What Is a Shareholders’ Agreement?
A shareholders’ agreement, also called a stockholders’ agreement, is an arrangement among a company’s shareholders that describes how the company should be operated and outlines shareholders’ rights and obligations. The agreement also includes information on the management of the company and the privileges and protection of shareholders.
The Basics of a Shareholders’ Agreement
The shareholders’ agreement is intended to make sure that shareholders are treated fairly and that their rights are protected.
The agreement includes sections outlining the fair and legitimate pricing of shares (particularly when sold). It also allows shareholders to make decisions about what outside parties may become future shareholders and provides safeguards for minority positions.
A shareholders’ agreement includes a date, often the number of shares issued, a capitalization (or “cap”) table, outlining shareholders and their percentage of company ownership, any restrictions on transferring shares, pre-emptive rights for current shareholders to purchase shares and details on payments in the event of a company sale.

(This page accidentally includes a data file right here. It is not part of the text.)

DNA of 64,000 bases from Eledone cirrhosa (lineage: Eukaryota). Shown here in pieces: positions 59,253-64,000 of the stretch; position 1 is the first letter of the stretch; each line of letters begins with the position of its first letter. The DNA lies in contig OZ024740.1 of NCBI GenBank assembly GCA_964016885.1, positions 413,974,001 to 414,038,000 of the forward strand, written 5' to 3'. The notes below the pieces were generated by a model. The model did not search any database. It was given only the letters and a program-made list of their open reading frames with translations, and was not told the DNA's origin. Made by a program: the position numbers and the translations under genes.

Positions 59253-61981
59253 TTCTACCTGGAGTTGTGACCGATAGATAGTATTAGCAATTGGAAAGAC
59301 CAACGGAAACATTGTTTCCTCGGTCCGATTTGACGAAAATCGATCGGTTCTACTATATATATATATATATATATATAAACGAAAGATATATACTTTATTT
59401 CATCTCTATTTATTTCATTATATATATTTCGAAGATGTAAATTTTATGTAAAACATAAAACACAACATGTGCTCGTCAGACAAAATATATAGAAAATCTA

Shareholder agreements differ from company bylaws. Bylaws are mandatory and outline the governing of the company’s operations. This document is often by and for shareholders, outlining certain rights and obligations. It can be most helpful when a corporation has a small number of active shareholders.
This is a sample shareholder agreement between an existing company with a new investor. Please keep in mind that internal content is only a sample term and that internal content is tailored to the situation between the existing business owner agrees with new shareholders, where the agreement contents differ from the new joint venture company.
You are advised to consult with a lawyer or any law expertise in order to have a transparent shareholders’ agreement.